That evening, his digital series “Cady Did” was nominated a dozen times, later taking home the awards for Best Comedy Series, Best Production Design for Scott Michael Salame, Best Lead Actress in a Comedy for its co-producer and star Cady Huffman, and best guest actor and actress roles for Scott Adsit and Joyce Van Patten respectively.

“We can’t believe how great the show turned out,” Cicci said. “It came together so beautifully, and we’re still sort of in awe of it even though we worked hard to make it.”

Conceived by Cicci as a fictionalized vehicle for Huffman’s humorous antics, “Cady Did” follows the titular character as she distances from the fallout of an on-camera outburst gone viral. She ends up running a public access channel after venturing back to her hometown of Hackettsville, a made-up place that resembles parts of Upstate New York.

“Even in the show, there are some jokes about how it’s always winter and how there never seems to be any sun,” Cicci said.

That series features not only Huffman, who appeared in “Curb Your Enthusiasm” and the Broadway production of “The Producers,” but also the fellow Tony Award winner James Monroe Iglehardt and the Emmy-nominated actress Veanne Cox.

It was also the project that inspired Cicci and his producing partner John Cramer to start Make Your Show, a production company that develops original, personalized showcases for its performers.

From that point, the idea arose for “Searching for Sylvie,” an 11-episode web series devised for Susan Jeffries that to her liking didn’t relegate her to the role of a grandmother in the background or a woman on her deathbed.

With separate nominations in this year’s Best Direction, Best Actress in a Comedy, and Best Comedy Series categories, “Searching for Sylvie” nabbed the Best Supporting Actor award for David Lavine’s portrayal of a “fastidious, by-the-books” administrator at a school where Sylvie gets a job.

“To be recognized for projects you initiate yourself is really something special,” Cicci said. “When you’re making these indie shows, you really count on the creative power of the actors and any collaborator to make the story that much more resonant with people.”

An actor since his childhood, Cicci took part in scholastic productions year to year as a student in the Fayetteville-Manlius School District, which he said accommodated a welcoming, close-knit arts community.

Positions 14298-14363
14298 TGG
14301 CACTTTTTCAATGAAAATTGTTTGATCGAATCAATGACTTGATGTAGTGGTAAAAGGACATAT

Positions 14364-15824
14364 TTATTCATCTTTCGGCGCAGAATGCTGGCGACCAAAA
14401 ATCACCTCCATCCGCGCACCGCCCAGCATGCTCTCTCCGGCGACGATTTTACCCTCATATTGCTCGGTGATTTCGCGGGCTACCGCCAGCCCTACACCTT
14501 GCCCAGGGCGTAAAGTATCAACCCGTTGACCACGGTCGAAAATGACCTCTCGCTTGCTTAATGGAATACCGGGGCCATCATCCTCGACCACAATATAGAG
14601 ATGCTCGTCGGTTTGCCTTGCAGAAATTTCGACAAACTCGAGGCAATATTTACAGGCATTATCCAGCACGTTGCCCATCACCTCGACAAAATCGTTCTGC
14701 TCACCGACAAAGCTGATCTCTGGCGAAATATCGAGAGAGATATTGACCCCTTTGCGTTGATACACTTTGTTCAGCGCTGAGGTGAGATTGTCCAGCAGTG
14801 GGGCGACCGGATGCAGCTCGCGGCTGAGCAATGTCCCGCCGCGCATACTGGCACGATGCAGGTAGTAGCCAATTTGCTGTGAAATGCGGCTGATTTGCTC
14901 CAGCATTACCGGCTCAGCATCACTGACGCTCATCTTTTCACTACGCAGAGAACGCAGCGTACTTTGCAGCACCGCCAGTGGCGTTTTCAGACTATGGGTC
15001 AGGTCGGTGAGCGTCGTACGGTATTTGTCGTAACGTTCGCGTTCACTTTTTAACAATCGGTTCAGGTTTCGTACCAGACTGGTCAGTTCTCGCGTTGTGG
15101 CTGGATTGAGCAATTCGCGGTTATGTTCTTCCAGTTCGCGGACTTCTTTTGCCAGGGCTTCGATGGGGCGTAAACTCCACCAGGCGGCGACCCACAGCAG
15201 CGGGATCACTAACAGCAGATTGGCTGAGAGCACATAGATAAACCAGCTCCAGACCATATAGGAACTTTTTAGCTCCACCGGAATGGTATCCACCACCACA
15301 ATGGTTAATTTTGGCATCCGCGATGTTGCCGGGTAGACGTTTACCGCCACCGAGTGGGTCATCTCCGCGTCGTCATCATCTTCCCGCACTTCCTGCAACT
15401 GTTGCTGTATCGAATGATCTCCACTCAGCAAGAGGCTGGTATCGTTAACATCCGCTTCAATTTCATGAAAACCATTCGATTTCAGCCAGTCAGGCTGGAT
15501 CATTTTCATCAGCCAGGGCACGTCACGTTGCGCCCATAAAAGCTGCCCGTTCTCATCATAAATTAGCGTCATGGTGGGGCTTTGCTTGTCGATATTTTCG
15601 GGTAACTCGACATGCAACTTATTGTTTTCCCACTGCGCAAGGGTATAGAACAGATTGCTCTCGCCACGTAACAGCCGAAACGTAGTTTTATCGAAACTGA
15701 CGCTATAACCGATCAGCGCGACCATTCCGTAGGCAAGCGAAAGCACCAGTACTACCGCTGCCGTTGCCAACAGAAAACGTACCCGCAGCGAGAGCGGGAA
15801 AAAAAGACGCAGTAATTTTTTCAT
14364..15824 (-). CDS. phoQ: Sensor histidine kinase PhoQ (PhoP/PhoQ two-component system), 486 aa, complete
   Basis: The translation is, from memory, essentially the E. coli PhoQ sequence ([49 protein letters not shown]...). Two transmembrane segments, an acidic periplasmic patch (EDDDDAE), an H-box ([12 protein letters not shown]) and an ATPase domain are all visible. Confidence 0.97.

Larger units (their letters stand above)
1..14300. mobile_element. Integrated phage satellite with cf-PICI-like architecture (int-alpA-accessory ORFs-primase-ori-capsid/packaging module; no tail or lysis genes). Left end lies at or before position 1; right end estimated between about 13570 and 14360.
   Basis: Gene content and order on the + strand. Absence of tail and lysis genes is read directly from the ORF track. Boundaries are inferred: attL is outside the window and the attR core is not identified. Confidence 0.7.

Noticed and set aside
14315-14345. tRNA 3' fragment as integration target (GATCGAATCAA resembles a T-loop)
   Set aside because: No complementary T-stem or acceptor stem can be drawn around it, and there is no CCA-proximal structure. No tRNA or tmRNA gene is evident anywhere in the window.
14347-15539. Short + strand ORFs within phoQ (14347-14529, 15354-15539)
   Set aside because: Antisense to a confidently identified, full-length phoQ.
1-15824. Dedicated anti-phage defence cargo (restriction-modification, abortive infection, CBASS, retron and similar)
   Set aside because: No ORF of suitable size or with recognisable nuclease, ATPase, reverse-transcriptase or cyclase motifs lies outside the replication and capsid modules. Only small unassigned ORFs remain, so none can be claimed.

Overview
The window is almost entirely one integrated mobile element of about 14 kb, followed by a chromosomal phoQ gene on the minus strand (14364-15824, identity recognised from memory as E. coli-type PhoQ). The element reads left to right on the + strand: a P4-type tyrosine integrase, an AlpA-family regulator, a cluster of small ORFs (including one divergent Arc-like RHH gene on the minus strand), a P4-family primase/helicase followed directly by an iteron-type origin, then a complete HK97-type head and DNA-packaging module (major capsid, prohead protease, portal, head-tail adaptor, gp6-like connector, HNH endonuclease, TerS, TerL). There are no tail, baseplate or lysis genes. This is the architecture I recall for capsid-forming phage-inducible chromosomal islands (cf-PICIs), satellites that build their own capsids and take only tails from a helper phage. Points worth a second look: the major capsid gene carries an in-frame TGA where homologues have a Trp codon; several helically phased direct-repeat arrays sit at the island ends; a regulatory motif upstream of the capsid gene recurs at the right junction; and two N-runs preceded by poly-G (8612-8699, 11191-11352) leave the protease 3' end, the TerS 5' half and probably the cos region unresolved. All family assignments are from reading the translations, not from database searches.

“I can’t say enough about growing up in Fayetteville,” Cicci said. “It’s such a beautiful place, and it was a great training ground for what I would end up doing with my life.”

Desiring an outlet for the summers, he and his friends started their own community production company as high school seniors for aspiring actors ages 12 to 20, aptly named At That Stage. Along the way, Cicci gained firsthand experience when it came to designing sets, finding costumes, and raising enough money before opening night.

He went on to participate in numerous productions during his time with the Syracuse University drama department, and once he graduated from the college in 1993, he felt as prepared as could be to dive into the business and lifestyle of acting, singing, dancing and movement.

In the ensuing years, while facing higher stakes and learning how to move on from rejection, he established another company called Monday Morning Productions, thus cementing a greater foothold in the industry alongside a group of former classmates.

With that company, Cicci gravitated toward on-camera storytelling as a lower-cost, better-documented alternative to theater productions, one that wouldn’t need to guarantee that the audience seats would be filled.

In his approach to crafting 22-minute episodic scripts, he drew influence from “true-to-life” sitcoms like “Cheers,” “All in the Family” and “Moonlighting” as well as the wordplay in the works of Neil Simon and Woody Allen.

Prototypical performances of his two-season comedy “He’s With Me” allowed him to test the rhythm of his writing in front of West Village crowds, and to challenge himself more, he thought it best to tighten up the plot lines and boil them down to around 10 minutes, a format he decided to stick with.

“He’s With Me” wound up being an award winner in its own right, not to mention his archway to meeting Huffman, Debra Jo Rupp of “That ‘70s Show” fame, and visual artist Bob Giraldi, with whom he has made several short films.

Now residing in Fairfield, Connecticut, Cicci has additionally taught workshops at Ethical Culture Fieldston School in the Bronx that touch on such topics as crowdfunding, comfort with on-camera acting, and the audition process.

A Comprehensive Guide to the Elden Ring runes Ranni the Witch Sidequest